A March 2016 interview with James Tracy conducted on the popular alternative news outlet SGT Report was stricken from YouTube last week, presumably in the wake of the major video platform’s most recent campaign to rid itself of “hate speech.”
According to YouTube’s new policy, “hate speech” now effectively includes virtually any discussion or insinuation calling into question the veracity of complex public events, including mass casualty events.
“Hate speech is not allowed on YouTube,” the exhibition giant declared on June 5th. “We remove content promoting violence or hatred against individuals or groups based on any of the following attributes,” which now includes,
“Victims of a major violent event and their kin.”
Yet as SGT Report‘s host Sean points out in a recent commentary addressing the censorship, the 2016 interview wasn’t even about the Sandy Hook shooting event. Rather, the discussion centered on the anti-free speech actions taken by Tracy’s former academic employer, Florida Atlantic University, in retaliation against Tracy for his controversial online speech.
As Sean notes, “We merely discussed the First Amendment and the high cost of free speech as it pertains to discussing, investigating, and/or questioning any event at all. “Evidently now,” he adds,
if you don’t fall in line with the mainstream media version of events and parrot the official story, you will be targeted as an unhinged conspiracy theorist who spews hate speech.
In April 2016 Tracy filed a federal civil rights suit against Florida Atlantic and its chief administrators who carried out his firing. That suit is now before the 11th Circuit Court of Appeals.
YouTube’s censorship of the interview is in lockstep with the overall news blackout of TracyvFAU by national media, the same media that focused so intently on Tracy’s personal blogging in 2013, then celebrated the academic’s termination three years later.
The US Congress and numerous state legislatures are in the process of making laws to institute “mandatory vaccination” on both children and adults. At the same time state governments are rolling back protections guaranteeing informed consent, a cornerstone of modern medicine.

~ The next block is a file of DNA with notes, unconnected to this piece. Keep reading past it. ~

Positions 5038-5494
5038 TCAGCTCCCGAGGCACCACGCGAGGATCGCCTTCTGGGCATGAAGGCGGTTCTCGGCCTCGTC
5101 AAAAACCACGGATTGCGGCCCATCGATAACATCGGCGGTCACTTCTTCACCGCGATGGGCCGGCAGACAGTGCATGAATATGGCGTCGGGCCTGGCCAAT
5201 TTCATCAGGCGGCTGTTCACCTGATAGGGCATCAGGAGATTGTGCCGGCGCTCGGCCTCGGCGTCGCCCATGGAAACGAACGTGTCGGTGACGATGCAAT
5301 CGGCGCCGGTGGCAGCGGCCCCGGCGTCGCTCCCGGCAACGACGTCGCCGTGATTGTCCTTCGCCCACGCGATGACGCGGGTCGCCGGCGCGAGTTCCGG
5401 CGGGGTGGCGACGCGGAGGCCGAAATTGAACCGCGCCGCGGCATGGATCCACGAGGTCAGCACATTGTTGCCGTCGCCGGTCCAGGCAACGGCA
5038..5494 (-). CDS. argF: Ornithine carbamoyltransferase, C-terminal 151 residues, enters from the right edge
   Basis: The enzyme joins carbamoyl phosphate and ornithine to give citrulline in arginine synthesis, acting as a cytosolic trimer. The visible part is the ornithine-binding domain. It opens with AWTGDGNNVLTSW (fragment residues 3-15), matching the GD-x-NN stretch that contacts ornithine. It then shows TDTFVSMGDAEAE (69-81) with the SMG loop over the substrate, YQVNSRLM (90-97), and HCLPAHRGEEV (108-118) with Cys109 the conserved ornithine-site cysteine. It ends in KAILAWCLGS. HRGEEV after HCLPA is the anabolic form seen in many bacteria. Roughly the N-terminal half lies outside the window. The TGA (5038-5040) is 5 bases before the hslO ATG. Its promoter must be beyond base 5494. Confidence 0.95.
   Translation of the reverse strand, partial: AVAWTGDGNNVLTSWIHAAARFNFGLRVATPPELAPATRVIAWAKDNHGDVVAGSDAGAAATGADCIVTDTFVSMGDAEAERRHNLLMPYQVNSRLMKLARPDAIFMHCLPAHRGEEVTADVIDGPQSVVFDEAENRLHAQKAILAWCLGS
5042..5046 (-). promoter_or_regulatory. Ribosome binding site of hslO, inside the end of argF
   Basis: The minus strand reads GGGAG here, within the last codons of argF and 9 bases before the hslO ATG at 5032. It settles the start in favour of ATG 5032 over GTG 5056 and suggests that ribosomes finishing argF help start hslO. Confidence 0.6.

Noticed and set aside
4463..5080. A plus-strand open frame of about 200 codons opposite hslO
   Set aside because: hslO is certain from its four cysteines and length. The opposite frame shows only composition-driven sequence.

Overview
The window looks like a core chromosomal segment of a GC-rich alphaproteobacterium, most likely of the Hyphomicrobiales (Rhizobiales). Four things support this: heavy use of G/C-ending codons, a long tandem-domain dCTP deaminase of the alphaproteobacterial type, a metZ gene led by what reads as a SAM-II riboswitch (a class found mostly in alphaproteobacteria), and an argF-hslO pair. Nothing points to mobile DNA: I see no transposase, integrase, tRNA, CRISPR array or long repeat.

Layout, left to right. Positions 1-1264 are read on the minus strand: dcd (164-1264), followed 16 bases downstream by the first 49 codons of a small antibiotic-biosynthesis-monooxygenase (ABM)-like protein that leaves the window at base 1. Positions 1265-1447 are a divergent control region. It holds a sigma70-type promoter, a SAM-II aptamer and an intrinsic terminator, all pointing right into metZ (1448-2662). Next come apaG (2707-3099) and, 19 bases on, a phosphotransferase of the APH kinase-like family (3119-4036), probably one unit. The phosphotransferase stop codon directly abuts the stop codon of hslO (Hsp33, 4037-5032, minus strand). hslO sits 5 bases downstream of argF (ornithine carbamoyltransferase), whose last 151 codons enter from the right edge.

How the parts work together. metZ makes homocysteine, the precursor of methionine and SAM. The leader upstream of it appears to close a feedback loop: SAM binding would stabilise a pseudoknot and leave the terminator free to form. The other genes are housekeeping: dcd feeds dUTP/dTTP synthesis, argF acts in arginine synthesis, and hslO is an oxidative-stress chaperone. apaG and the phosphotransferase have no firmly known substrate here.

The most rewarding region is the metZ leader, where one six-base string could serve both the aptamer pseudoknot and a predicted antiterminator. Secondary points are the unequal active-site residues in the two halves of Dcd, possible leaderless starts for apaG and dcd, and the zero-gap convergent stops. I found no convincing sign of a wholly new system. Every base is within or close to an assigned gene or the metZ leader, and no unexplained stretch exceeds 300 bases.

Such measures are especially concerning because many vaccines have been found to be unsafe if not deadly, particularly for children. Because since pharmaceutical companies are immune from liability, they have little incentive to ensure vaccines are uniformly safe.
Those of who are in their mid-40s or older recall that measles was once a “right of passage” in childhood: After one suffered through the malady for a few days Mother Nature imparted us with lifelong immunity–minus the health hazard and threat of permanent injury vaccine products pose. Chicken pox, another common yet non-life threatening condition often experienced while young, was often mentioned in the same breath as measles.
This author recalls a time when as a grade-schooler he spent weekdays after school with a family in the neighborhood, as both parents worked. Two of their five children were about my age, and we all attended the same parochial school. One spring the entire family contracted the measles. It was no big deal. My grandparents provided childcare for a week or two, and thereafter I returned to the normal late afternoon routine with the family. There was no fear their household harbored some dreadful contagion, because in the early 1970s health authorities and mass media were not erroneously promoting measles as a grave threat to public health that only vaccines can address.
The video below depicts how measles was reflected along these lines in popular culture.
Over the past several years, however, corporate-controlled news media and ostensibly governmental regulatory agencies doing Big Pharma’s bidding are deceptively making “measles outbreaks” the equivalent of the new Black Plague, while at the same time decrying as “fake news” those who so much as question vaccine safety and point to informed consent.
As the American Association of Physicians and Surgeons has recently argued in a statement to Congress,
Measles is the much-publicized threat used to push for mandates, and is probably the worst threat among the vaccine-preventable illnesses because it is so highly contagious. There are occasional outbreaks, generally starting with an infected individual coming from somewhere outside the U.S. The majority, but by no means all the people who catch the measles have not been vaccinated. Almost all make a full recovery, with robust, life-long immunity.
If we lose freedom here, there’s no place to escape to. This is the last stand on earth.
In a similar vein, the freedom to exercise discretion and informed consent over the treatments and substances introduced into one’s very body is the essence of personal freedom, and indeed perhaps “The last stand on earth.”
A CSPAN video from 2017 that surfaced in early October depicts Democratic House Minority Leader Nancy Pelosi explaining how to defame someone via the “wrap up smear.”
“You smear somebody with falsehoods and all the rest, and then you merchandise it.”
“The difference,” Pelosi continues, “is we don’t engage in the politics of personal destruction.” While she suggests this is a Republican Party tactic, her own party is the most prolific source of late in the “wrap up smear’s” deployment.
This manipulation of public opinion toward a specific object is accomplished in de facto coordination with a news media that simply don’t check the facts or circumstances surrounding allegations.